Fossil Fuels are Never Preferred

With numerous available options for energy generation, we can now broaden the debate to include soil, plants, and animals as equal stakeholders in the pros and cons of each. As a nature-lover and green building professional, I’ve long been a proponent of renewable energy over fossils fuels. For me, promoting wind and solar power over coal-fired power plants is an easy choice. To strengthen my beliefs, the Deepwater Horizon oil spill in 2010 made it crystal clear that offshore drilling has potential for major externalities-especially harmful in the most catastrophic of failures like that one. So we have to ask ourselves, ‘Is the potential environmental risk worth the short term economic gains?’

What about Nuclear?

To avoid the obvious pitfalls of fossil fuels, some of my less tree-hugging friends thought nuclear was the golden solution. However, nuclear is a tricky option to classify as preferred or nonpreferred. For me, it lands in a slight grey area. Usually I place it in the nonpreferred end of the spectrum, because the ‘worst case’ scenario is exponentially harmful to the entire planet. And then Fukushima happened in 2011 and showed us just how bad it could be. Did you know that six years later, the radiation is not fully contained and it is still leaking into the ocean? Therefore, it is difficult for me to support nuclear power in any fashion.

Consider the Birds

Now we are in 2017 and wind and solar are still both great options, right? Unfortunately not always; they have wavering degrees of goodness. My pro-fossil fuel friends love to remind me that wind turbines kill around 200,000 birds each year in North America. I have no ability to debate that fact; it’s true and it include bats as well. Which is why I’m re-thinking solar and wind as equivalent options on the spectrum of preferred energy solutions.

It is also true that every system has externalities, and the best we can do in the green movement is try to minimize those negative impacts of an otherwise beneficial system. So the wind turbine issue leaves me wondering, ‘Are birds and bats in the sky less important than fish in the sea?’

What Changed for me

I’d like you to consider that perhaps they are even more important. Bats eat mosquitos, we can all agree thats a good thing. My whole perspective on birds changed when I was recently introduced to the psychological benefits of birdsong at the Firefly Earthskills gathering in Asheville, North Carolina. At first, the human connection to birdsong sounds like another hippy-dippy mantra like, ‘save the whales’ (more on that later, also very important). But when I dug in and did my research, I am now more convinced than ever that we need to support the growth of bird populations and reap the benefits of their calls and songs.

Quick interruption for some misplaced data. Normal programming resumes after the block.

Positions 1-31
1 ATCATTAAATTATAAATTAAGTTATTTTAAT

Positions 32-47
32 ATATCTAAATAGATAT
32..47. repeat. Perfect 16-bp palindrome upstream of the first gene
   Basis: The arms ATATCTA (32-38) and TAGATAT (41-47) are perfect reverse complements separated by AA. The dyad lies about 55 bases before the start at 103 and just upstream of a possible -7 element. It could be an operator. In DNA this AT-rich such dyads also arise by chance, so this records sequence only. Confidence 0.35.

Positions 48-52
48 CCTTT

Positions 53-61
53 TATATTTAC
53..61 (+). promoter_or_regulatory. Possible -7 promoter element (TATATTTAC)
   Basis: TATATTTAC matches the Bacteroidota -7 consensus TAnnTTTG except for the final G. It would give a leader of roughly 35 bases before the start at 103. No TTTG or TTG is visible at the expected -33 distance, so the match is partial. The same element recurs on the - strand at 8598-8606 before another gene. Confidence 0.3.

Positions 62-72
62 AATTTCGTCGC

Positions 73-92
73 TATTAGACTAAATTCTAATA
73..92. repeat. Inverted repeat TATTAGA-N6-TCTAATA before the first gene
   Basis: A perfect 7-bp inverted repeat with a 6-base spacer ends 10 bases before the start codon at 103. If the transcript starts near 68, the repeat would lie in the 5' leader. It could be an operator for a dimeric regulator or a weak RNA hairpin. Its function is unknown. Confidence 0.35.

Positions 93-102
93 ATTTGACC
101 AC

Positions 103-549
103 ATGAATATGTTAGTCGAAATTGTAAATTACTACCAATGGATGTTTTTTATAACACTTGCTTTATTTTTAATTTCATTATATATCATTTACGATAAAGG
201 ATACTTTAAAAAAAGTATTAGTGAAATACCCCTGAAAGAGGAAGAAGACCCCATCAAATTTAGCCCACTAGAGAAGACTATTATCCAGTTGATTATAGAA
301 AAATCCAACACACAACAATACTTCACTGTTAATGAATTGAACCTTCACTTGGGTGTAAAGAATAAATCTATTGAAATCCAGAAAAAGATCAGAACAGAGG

It’s not just hiking enthusiasts like me who believe birdsong is interconnected with our bodies and minds, scientists agree! The BBC published an comprehensive article ( highlighting five case studies where playing recorded birdsong in indoor environments physically relaxes our nervous systems and mentally boosts our brain performance. The stochastic (ie. random) nature of bird sounds creates a non-rhythmic soundscape that science has yet to be able to quantify why our brains like it, but studies show they do!

If we lose birdsong to wind turbines, we could also lose this free anti-depressant and self-soothing medicine of mother nature. Plus, other more subtle connections that have yet to be discovered, like why birds sing at dawn.

The most surprising revelation in my research is that the Audubon Society, a 100 year old bird conservation nonprofit, does not condemn wind power. Although they have been involved in federal law suits against some wind projects, their current stance on wind power is to support properly sited wind turbines and innovative technologies that repel birds from away turbines. Unfortunately, these strategies are not yet standard practice. The good news is that awareness is growing and precedents are being set for bird friendly wind power.

Become and Advocate

Therefore, I will no longer support wind power without noting the challenges to all stakeholders, including our feathered friends in the sky. Now, I am empowered to be an advocate for the birds as equal stakeholders in a green economy. Going forward, bird deterrence is just another layer of due diligence that must be included when planning new wind power projects. And like all decision making in the green movement, transparency is essential; keep asking questions.


Read more about birdsong:

and the Audubon Society:

and what options are available: